In the mid 1970’s, Case Western Reserve University organized an intramural softball league from different departments and fraternity groups which have been competing ever since on a regular basis. The Organizational Behavior Department organized its own team made up of faculty, staff, students and family members. Overtime, the games became increasingly competitive and aggressive, and the OB team, which was much more inclusive when it came to its member composition (composed of men, women, and physically disabled individuals with varying skill levels) found itself at disadvantage playing against highly skilled, competitive, intramural teams.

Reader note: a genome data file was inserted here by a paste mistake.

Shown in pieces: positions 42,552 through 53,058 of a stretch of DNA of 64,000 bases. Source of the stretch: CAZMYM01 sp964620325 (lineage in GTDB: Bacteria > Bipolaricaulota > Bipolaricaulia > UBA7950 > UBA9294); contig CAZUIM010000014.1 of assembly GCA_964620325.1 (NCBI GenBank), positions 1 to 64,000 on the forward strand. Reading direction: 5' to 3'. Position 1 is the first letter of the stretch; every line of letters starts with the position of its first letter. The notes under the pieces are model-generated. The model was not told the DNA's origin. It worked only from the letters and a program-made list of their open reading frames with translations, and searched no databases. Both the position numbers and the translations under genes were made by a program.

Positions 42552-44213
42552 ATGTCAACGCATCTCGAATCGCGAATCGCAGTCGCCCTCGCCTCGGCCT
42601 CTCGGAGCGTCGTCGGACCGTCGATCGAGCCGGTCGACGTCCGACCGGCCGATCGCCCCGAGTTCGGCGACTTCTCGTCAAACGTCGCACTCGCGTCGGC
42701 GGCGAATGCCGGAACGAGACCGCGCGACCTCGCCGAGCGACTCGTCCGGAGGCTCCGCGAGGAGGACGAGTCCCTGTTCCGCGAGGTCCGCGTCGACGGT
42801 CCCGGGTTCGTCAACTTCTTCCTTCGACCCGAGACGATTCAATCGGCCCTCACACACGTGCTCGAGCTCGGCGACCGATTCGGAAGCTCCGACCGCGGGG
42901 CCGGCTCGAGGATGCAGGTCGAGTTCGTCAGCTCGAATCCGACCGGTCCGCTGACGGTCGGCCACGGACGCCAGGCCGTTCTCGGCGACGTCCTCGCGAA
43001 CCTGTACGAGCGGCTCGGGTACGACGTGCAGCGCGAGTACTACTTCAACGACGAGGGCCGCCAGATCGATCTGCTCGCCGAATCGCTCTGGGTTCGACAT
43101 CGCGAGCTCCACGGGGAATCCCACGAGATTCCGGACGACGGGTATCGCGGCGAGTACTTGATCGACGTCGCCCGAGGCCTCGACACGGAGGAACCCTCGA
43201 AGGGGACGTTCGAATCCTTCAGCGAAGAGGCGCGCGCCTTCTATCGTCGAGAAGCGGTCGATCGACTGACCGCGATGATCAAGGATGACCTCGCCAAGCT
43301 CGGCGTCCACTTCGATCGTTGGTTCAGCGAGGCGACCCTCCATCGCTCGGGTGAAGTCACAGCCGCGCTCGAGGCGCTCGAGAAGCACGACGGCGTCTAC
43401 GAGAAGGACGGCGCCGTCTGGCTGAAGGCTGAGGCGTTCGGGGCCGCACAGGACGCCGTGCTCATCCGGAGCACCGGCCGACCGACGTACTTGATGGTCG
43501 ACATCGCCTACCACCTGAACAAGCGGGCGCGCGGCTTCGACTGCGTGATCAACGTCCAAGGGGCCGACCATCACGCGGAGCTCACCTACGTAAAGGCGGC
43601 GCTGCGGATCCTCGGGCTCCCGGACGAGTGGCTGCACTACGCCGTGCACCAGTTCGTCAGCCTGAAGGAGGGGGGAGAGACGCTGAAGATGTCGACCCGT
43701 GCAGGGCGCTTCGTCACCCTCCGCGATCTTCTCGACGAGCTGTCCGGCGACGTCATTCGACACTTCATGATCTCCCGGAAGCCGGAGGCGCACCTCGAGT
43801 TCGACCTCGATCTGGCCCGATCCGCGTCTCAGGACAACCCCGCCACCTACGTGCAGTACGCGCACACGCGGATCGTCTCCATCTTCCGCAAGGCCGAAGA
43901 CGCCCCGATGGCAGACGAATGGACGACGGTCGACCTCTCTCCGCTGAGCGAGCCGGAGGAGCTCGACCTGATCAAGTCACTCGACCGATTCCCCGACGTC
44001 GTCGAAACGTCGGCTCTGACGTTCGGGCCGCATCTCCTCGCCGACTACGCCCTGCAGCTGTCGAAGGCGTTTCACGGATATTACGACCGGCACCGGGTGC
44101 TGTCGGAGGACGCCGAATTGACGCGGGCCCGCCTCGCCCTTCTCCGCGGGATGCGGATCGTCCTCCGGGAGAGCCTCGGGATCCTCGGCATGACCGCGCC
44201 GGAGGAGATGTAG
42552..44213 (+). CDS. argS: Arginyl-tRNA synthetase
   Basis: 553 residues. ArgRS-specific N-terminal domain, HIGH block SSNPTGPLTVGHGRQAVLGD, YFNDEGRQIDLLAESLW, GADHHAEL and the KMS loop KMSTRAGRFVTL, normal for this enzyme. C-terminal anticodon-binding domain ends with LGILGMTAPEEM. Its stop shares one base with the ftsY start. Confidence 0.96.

Born out of this experience was the desire to create a league independent from the competitive intramural league, where anyone would come together to play just for the fun of the game. David, one of the founders of the game, remembers his motivation to start a different kind of league because “softball was too much fun to be left only to those who could play well.” In essence, those words summarized the vision for the pick up softball game and so the league was born in 1991. The league met every Sunday morning from 10:00 am to 12:00 pm at the baseball field of the University campus. The season began on the first Sunday after tax day in April and ended at the first snow in November. David provided the softball equipment and took it on himself to haul the balls, bats, gloves and bases and set up the field every Sunday morning. In the early years the term “league” may have been a bit grandiose for the game. The participation was random and sparse, not enough to make up two teams. Regardless of who or how many showed up, members played catch, hit balls, practiced fielding. Those for whom softball was a new experience learned the rules of the game as they played along. There was no designated coach or manager, or team captain for that matter; those who knew how to play helped those who were new to the game. As membership grew, and the converts regularly showed up, two teams were made up, sometimes five on each side, other times seven. Only after several years was the full complement of ten players on a side reached, and then only occasionally in the middle of the summer.